Do you feel like you often lose yourself when caring for others? Is codependency inherited at birth or taught in childhood? What are some common codependent tendencies?
In this podcast episode, Joe Sanok speaks about codependency and everything to do about it with Mary Joye.
In this Podcast:
- What is codependency?
- Is codependency inherited or taught?
- Raising kind and independent kids
- Common codependent tendencies
- Tips for clinicians
- Mary’s advice to private practitioners
What is codependency?
Society’s view of codependency evolved. At first, it meant you were living with someone dependent on a substance or addiction … but it has now expanded. (Mary Joye)
There are other ways to define codependency as it has expanded throughout society and as relationships have been more widely studied.
A new term that can describe codependency in relationships is pathological altruism.
The definition that I use and I think is most broadly used in our field is a loss of self when caring for others. (Mary Joye)
Codependency is a lot like an addiction because you lose yourself while caring for others. After all, you get a hit of dopamine when you give.
Therefore, what might seem like a selfless and kind gesture is actually narcissism in reverse because while narcissists are hyper-focused on themselves, codependents are hyper-focused on other people.
Is codependency inherited or taught?
It is nature and nurture in tandem.
Some people can be born with a greater ability and skill of empathy and sympathy. So much so, that even as children they can feel guilty for receiving something that someone else wanted and share things that they earned, like a prize.
Sometimes codependency is learned, especially if a parent is unaware of their child’s sensitivities.
There are some nurturing [parent techniques] that teach [that] it’s more blessed to give than to receive, however, you need to receive to be able to give, and that’s the missing link of this. (Mary Joye)
Raising kind and independent kids
Teach your kids about the cycle of giving and receiving. There is a rhythm to being nice to others while still being nice to yourself.
You can teach your children the importance of self-care and not allowing other kids – or adults – to take advantage of their kindness.
Teach them that there is a cycle of giving and receiving and of give and take, and that’s what real friendships are built on, not, “What can that friend do for me?” (Mary Joye)
Common codependent tendencies
You may be codependent or have codependent tendencies if you:
- Find yourself constantly in relationships with narcissists, sociopaths, or people who struggle with addictions where they are always doing the sharing and you are always doing the caring
- Have a lot of one-sided relationships
- Allow people to use you for favors or help
- Constantly try to keep everybody happy and you feel drained or exhausted afterward
I know in our business we’re not supposed to use [words like] “always” and “never”, but I am in this case because it really does feel like that to a codependent. If you are always there for everyone else and you feel like no one is there for you when you need it, that’s what to watch out for. (Mary Joye)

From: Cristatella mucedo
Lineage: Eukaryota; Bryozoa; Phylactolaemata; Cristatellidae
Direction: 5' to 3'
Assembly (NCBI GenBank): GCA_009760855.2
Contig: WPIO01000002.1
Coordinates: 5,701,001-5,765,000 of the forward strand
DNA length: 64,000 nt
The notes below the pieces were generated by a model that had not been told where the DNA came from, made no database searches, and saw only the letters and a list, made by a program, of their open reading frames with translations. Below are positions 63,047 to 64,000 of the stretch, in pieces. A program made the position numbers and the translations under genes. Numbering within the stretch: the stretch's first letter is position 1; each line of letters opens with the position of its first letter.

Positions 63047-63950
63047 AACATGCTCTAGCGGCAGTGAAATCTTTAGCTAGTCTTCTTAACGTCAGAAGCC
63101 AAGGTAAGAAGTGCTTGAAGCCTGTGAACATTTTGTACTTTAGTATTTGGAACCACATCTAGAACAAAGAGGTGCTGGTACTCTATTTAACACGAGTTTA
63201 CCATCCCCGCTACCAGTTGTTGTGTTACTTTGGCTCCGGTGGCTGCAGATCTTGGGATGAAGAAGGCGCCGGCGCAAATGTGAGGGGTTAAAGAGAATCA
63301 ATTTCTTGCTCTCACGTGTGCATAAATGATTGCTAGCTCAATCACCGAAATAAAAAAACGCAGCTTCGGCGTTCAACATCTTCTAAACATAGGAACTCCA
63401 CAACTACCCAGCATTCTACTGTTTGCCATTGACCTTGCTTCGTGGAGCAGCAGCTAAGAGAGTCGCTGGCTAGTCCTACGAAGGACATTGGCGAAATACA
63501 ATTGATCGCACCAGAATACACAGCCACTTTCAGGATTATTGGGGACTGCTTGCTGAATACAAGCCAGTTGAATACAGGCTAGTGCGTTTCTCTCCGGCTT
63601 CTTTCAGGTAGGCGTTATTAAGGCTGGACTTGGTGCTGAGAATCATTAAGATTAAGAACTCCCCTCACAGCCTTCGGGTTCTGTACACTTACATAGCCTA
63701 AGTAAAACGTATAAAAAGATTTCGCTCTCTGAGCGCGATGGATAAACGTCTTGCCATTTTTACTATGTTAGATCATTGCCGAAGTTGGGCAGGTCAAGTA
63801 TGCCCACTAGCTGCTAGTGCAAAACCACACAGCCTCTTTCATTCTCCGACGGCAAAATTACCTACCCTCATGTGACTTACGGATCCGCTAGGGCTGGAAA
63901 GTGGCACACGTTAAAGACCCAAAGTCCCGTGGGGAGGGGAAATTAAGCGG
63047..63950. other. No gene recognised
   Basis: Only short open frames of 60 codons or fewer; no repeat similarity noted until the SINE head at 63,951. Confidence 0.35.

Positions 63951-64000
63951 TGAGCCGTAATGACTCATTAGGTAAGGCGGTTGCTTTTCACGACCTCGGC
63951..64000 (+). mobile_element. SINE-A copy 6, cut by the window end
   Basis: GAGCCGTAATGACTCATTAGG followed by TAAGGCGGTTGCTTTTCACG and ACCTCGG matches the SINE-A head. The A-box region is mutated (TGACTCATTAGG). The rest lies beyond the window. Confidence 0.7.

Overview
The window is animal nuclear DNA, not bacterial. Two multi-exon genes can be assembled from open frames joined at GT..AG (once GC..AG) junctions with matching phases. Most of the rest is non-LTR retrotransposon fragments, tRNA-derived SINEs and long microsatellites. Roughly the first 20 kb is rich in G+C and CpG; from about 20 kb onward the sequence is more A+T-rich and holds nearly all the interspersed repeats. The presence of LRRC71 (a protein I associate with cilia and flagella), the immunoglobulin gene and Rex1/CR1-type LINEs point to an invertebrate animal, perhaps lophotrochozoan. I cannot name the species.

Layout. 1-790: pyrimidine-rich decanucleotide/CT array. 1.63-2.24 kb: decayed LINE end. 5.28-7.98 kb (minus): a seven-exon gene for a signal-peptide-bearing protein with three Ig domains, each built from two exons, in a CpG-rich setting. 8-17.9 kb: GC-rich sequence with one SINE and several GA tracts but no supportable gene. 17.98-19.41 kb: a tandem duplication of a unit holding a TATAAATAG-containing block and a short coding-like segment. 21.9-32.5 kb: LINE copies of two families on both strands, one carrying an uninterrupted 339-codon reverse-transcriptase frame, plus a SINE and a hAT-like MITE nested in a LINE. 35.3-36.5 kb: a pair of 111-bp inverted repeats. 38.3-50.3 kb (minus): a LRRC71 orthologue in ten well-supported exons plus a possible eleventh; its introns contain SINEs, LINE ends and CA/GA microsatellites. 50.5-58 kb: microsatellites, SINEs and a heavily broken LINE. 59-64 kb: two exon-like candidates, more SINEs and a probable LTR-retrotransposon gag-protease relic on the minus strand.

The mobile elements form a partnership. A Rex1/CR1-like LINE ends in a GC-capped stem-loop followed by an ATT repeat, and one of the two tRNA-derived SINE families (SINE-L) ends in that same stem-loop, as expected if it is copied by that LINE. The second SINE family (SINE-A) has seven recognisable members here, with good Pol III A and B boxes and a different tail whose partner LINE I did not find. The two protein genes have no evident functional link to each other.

You need good relationships with reciprocity that have a healthy and equal give-and-take dynamic.
Tips for clinicians
Mary’s top tip for practicing clinicians and their clients in therapy: if you are working harder than your client, then you are not doing your job.
You are not here to help people, but you are here to help people help themselves.
Remember that self-care is essential if you want to care for other people because you have to look after yourself if you want to be able to help those around you.
Mary’s advice to private practitioners
How are you doing? How are you doing taking care of other people? Check in with yourself before work and check in with yourself after work, and do not take work home with you.
Watch something at the end of the day that makes you laugh.
Books mentioned in this episode:
Useful Links mentioned in this episode:
- Sign up for Level Up Week
- Use promo code ‘JOE’ to get three free months to try out TherapyNotes, no strings attached.
- Visit Winter Haven Counseling and connect with Mary Joye on Facebook, Instagram, and Youtube.
- Check out Mary Joye’s further resources, courses and links.
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- How to start a private practice and transitioning off insurance with Carrie Bock | POP 753
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Meet Joe Sanok
Joe Sanok helps counselors to create thriving practices that are the envy of other counselors. He has helped counselors to grow their businesses by 50-500% and is proud of all the private practice owners that are growing their income, influence, and impact on the world. Click here to explore consulting with Joe.
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